It helps that Charlie is played by Matt Zambrano, whose delivery is just about perfect. Charlie spends a great deal of time as a silent observer, communicating only through facial expressions and physical comedy (cue dying of laughter). And when Charlie finally starts to speak in his made-up native language and eventually "learns" English, Zambrano's performance gets even better. I'd love to go back to The Foreigner for a second time just to watch him in action. 

While the entire cast deserves a standing ovation, I have to give a shout out to Linda Stephens and James Pickering (as Betty and Froggy), whose rapport is a sheer delight. But Brendan Meyer as Ellard came close to stealing the show for me. Ellard is slow-witted, unabashedly childlike, and eager to befriend the foreigner. Meyer plays the part with such gusto and adorable naiveté, my heart hurts and my sides ache just thinking about it. I really can't get these remarkable ("re-mark-a-ble!") performances out of my head.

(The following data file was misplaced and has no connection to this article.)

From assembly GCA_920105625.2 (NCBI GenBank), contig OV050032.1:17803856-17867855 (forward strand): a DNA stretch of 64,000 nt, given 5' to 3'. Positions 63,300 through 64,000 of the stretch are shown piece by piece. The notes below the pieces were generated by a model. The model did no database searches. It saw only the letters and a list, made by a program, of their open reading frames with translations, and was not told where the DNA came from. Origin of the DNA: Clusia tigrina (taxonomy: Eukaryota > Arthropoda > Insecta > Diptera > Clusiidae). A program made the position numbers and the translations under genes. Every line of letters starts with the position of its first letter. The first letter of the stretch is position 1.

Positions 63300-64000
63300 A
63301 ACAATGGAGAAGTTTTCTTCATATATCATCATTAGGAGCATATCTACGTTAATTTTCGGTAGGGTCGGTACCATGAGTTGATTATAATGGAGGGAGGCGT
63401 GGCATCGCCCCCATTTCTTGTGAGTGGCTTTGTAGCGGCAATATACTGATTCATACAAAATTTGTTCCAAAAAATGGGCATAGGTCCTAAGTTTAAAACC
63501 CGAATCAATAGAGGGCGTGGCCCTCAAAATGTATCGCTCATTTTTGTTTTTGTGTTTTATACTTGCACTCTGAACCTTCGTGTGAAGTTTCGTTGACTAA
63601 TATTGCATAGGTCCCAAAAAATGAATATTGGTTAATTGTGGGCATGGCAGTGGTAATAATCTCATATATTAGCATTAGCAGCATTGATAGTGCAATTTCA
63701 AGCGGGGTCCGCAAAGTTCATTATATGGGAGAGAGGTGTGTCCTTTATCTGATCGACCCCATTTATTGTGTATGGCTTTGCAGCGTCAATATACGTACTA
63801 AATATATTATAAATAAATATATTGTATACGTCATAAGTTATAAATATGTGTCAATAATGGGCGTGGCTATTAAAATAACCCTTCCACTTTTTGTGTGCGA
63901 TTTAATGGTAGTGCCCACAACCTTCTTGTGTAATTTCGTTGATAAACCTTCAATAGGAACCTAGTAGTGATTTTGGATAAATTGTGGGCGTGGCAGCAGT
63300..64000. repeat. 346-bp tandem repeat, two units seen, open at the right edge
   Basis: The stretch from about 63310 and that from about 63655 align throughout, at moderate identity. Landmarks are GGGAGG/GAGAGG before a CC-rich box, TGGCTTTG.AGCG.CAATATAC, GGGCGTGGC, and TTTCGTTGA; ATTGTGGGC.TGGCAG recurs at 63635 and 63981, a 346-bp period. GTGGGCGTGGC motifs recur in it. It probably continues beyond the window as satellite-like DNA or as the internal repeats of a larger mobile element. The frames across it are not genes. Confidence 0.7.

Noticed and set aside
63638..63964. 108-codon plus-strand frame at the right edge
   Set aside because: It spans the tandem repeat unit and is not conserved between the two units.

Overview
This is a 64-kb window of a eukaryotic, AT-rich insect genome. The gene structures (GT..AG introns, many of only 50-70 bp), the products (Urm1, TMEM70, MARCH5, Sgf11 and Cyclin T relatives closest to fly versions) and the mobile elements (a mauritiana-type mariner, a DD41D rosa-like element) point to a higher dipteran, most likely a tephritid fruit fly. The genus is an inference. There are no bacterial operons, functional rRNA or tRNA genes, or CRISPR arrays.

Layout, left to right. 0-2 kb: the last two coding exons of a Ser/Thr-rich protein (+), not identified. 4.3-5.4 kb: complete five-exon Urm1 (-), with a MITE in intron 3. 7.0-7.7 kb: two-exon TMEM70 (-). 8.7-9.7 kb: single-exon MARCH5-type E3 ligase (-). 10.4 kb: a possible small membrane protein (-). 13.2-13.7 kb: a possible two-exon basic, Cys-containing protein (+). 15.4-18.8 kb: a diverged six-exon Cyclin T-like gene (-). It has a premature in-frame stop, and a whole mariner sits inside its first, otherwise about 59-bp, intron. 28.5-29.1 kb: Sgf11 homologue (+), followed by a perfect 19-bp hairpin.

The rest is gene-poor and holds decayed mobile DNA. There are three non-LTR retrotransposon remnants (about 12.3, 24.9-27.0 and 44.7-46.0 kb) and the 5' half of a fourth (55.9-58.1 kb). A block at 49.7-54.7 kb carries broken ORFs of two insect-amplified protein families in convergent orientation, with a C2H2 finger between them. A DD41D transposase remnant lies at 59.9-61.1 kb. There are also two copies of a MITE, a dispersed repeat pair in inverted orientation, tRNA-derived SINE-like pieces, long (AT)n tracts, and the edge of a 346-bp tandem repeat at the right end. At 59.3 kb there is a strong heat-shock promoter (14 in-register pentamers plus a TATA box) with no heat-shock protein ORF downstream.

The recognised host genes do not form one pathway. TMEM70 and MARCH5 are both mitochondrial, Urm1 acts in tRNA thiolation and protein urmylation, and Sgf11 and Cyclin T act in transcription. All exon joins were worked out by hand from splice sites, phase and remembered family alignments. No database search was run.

While the tone of The Foreigner is overall a light and hilarious one, it's not without a healthy nod to the Milwaukee Rep's mission to "provoke and inspire meaningful dialogue." While some characters, like Ellard and Betty, are enchanted by the idea Charlie, there are others who despise foreigners and are downright nasty. I don't want to spoil anything, but let's just say that the prejudice found in The Foreigner is incredibly timely given the rhetoric in our country post-election. It's frightening and sad, and though this play doesn't solve anything, I hope it will be food for thought for some and a much-needed escape for others. Sometimes, laughter really is the best medicine. 

The Foreigner is playing at the Milwaukee Rep now through December 18th. Information and tickets at